Every week, during the Monday-night D&D game I play in, I reconsider the notion that players should hit monsters about 60% of the time. (I play an arcane striker, lately, so the to-hit rate is of great concern to me.) The idea being that a 9 or higher on a d20 roll should, on average, be enough to hit the appropriate defense score of a monster at the same level as the PCs. Maybe it’s just because I play with a chatty group of six players (the DM makes seven) — and I’m as much a loudmouth as anybody, believe me — but when I fall into that 40% part of the equation, I get pretty bummed.
It could be a long while before my turn comes around again, and the odds are decent (they’re, you know, about 4-in-10) that I’ll miss again, and spend more time waiting around. On a night when the dice run cold, it’s easy to become a spectator. But what’s the alternative?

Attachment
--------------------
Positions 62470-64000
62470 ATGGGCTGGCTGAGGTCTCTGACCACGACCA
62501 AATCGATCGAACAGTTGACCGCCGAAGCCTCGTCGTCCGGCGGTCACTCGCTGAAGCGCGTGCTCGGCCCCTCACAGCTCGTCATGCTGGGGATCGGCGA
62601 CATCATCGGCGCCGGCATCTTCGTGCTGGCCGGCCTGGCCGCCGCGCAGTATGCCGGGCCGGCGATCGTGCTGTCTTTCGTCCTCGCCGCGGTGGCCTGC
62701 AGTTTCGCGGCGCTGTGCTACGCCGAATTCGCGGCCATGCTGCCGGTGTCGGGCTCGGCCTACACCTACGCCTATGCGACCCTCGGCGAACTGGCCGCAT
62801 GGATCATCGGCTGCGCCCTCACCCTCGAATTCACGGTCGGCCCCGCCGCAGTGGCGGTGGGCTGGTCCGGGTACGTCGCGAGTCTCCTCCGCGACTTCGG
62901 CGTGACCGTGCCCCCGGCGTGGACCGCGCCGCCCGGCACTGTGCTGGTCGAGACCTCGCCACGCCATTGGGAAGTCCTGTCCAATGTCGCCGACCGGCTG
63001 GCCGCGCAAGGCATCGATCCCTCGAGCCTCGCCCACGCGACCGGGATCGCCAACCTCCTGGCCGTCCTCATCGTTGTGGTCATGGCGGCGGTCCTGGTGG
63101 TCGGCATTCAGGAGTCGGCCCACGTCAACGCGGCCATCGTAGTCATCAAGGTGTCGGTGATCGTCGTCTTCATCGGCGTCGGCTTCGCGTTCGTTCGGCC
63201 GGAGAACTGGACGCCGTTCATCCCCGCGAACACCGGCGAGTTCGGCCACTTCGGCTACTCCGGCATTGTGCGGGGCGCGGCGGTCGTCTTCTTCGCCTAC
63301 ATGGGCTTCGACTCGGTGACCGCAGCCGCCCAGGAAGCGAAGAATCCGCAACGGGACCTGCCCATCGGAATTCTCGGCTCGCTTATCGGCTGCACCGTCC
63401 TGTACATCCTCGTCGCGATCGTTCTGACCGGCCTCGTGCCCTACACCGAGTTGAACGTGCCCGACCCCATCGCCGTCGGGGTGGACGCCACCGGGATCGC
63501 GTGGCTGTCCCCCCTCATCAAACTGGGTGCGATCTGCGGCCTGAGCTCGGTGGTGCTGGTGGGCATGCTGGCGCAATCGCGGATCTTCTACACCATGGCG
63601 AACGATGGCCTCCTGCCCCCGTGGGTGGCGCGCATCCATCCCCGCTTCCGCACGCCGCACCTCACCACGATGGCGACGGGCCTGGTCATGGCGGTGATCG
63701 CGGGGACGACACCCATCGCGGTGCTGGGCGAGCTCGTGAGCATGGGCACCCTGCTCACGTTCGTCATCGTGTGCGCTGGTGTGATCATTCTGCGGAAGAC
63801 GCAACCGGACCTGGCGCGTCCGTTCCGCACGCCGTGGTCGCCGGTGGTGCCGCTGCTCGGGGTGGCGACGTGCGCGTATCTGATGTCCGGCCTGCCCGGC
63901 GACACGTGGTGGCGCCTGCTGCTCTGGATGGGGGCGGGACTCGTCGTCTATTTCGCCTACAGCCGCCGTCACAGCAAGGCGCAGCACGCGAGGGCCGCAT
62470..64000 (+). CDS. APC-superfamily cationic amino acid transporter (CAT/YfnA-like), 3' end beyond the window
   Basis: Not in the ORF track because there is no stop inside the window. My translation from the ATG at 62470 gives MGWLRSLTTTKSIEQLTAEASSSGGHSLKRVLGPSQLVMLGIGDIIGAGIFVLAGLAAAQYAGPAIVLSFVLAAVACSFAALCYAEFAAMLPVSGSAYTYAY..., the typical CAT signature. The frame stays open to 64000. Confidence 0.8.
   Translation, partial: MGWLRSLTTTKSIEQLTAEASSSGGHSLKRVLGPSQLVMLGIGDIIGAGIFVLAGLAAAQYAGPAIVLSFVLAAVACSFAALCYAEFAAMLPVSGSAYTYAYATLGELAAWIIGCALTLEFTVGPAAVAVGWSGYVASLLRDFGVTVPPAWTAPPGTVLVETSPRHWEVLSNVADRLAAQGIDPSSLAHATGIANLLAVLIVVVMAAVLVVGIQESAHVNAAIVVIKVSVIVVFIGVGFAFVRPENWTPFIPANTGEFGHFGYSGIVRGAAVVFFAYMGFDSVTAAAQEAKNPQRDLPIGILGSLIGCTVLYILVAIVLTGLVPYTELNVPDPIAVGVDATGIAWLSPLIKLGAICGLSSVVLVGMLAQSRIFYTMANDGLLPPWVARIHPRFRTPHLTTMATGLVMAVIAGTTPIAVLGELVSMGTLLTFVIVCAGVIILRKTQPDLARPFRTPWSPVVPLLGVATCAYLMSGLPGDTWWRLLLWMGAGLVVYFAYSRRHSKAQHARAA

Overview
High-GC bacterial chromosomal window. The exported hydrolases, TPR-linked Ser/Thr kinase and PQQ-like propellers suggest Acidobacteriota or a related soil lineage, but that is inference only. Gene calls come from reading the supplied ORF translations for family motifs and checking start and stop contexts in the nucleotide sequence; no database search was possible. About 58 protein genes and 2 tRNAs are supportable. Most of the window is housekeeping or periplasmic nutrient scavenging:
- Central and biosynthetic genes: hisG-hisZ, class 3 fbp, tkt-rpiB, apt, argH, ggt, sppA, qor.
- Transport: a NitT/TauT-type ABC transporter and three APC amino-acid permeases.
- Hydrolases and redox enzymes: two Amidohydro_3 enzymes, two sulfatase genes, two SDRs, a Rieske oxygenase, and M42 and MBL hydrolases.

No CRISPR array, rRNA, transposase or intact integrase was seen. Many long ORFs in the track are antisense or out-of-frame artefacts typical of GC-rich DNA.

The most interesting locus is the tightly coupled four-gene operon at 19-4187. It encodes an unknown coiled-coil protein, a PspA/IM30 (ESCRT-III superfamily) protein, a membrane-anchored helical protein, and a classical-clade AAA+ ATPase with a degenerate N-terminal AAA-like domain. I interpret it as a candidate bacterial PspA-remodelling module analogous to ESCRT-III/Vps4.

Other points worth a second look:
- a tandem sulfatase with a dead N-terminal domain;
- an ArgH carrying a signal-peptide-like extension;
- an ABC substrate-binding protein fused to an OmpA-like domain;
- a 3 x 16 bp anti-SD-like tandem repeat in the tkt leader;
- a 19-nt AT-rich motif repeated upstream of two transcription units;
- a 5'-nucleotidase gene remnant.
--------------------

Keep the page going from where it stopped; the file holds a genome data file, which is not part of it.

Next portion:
Chris Sims suggests using 3d6 in place of a d20. The idea, there, is to use the bell curve generated by 3d6 (added together) to increase that hit rate of 9+ to something more like 74% (his math, not mine), thereby cutting down on whiffs during each at-bat. Is this crazy? If it protects the fun at Sims’ table, how crazy can it be? He’s built-in crits and everything.
It’s a simple enough fix, if you don’t find the d20 to be such an integral part of the D&D experience that getting rid of it is unthinkable. It’s a more drastic approach than mine, which was just to throw more lower-level monsters at the party (thereby increasing the number of player hits and the number of enemy hit points on the table all at once), but drastic’s not always bad. (But I’m the guy who tried rolling first for a while, too, so what do I know?)
You’ve played some D&D 4E. How often do you think a player should miss? Where’s that sweet spot between risk and reward for you?